Blunt wedges rive hard knots: the seeded pride
That hath to this maturity blown up

R. II. ii. 1.


In rank Achilles, must or now be cropp'd,
Or, shedding, breed a nursery of like evil,
To overbulk us all.

There is more in it than fair visage.


'Tis better playing with a lion's whelp
Than with an old one dying.


As full of peril and adventurous spirit
As to o'er-walk a current roaring loud
On the uncertain footing of a spear.
I'll cross it though it blast me.
I dare damnation: To this point I stand.
Dark night, that from the eye his function takes,
The ear more quick of apprehension makes;
Wherein it doth impair the seeing sense,
It pays the hearing double recompense.

T. C. i. 3. H.VIII. iii. 2.


Fathers, from hence trust not your daughters,
By what you see them act.


The third hour of drowsy morning.
The silent hour steals on,
And flaky darkness breaks within the east.
And yon grey lines that fret the clouds,
Are messengers of day.

This morning, like the spirit of youth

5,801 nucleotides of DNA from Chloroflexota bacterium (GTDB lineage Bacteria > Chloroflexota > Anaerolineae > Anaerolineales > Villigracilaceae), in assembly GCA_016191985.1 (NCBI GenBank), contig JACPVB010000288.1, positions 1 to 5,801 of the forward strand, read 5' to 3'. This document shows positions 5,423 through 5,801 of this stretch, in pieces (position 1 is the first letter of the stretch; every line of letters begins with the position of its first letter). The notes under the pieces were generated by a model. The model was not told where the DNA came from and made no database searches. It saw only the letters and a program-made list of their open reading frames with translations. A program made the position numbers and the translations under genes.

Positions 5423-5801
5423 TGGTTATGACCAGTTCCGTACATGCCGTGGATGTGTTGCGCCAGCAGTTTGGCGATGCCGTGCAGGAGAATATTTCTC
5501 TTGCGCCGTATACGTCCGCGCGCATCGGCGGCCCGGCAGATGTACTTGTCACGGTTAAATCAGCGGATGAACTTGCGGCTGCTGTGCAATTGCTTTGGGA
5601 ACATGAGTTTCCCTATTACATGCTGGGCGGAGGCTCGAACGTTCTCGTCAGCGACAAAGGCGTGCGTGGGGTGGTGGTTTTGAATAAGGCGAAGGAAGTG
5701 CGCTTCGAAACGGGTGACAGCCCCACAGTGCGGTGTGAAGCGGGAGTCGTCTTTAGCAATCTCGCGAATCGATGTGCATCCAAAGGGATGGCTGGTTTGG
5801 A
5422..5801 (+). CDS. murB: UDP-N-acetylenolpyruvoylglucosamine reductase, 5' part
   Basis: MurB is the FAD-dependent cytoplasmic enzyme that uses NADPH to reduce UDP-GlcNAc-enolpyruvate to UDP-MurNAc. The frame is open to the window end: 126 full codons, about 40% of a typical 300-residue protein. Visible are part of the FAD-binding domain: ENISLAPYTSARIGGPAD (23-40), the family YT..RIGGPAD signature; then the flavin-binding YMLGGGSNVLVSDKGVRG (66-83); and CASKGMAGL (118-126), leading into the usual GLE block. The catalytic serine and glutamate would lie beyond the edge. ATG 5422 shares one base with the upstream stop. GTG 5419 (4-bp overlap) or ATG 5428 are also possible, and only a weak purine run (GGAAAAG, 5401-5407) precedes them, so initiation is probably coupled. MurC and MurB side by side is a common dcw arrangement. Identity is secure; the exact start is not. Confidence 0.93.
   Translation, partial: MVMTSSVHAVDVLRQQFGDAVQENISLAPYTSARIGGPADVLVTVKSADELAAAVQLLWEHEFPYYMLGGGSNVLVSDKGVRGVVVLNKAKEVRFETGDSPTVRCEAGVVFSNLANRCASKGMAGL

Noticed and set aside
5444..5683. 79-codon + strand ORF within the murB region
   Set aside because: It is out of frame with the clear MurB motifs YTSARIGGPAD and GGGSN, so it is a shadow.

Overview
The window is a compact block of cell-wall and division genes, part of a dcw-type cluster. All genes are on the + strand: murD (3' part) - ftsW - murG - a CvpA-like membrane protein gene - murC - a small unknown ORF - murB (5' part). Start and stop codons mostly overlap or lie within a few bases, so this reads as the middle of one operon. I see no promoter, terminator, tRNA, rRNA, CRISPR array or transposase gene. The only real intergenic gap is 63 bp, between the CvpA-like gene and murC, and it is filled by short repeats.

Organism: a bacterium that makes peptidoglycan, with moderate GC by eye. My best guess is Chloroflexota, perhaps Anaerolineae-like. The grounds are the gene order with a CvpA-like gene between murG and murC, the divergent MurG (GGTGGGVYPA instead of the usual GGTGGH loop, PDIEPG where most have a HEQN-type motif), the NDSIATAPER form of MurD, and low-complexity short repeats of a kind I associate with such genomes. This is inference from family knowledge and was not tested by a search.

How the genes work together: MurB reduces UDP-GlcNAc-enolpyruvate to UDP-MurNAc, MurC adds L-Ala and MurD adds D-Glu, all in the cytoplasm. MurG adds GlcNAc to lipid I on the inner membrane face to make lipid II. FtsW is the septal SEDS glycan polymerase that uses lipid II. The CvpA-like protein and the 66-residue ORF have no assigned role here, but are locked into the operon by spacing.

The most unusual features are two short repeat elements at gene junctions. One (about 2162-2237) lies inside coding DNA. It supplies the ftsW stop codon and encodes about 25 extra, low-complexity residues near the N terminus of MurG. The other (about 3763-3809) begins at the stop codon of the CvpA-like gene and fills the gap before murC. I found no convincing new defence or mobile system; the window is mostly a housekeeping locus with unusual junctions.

That means to be of note, begins betimes.

H. IV. PT. I. i. 3

H. i. 1. H. iv. 5.


Madam, thou errest: I say, there is no darkness but
ignorance; in which thou art more puzzled, than the
Egyptians in their fog.
T. N. iv. 2.

A. C. iii. 11.

Swift, swift, you dragons of the night!-that
May bare the raven's eye.

But, look, the dawn, in russet mantle clad,
Walks o'er the dew of yon high eastern hill.
The glow-worm shows the matin to be near,
And 'gins to pale his ineffectual fire.

M. N. iii. 2.

H.V. iv. chorus.

R. III. v. 3.

J.C. ii. 1.

O. i. 1.

Night's swift dragons cut the clouds full fast;
And yonder shines Aurora's harbinger;

A. C. iv. 4.

dawning Cym. ii. 2.

H. i. 1.

H. i. 5.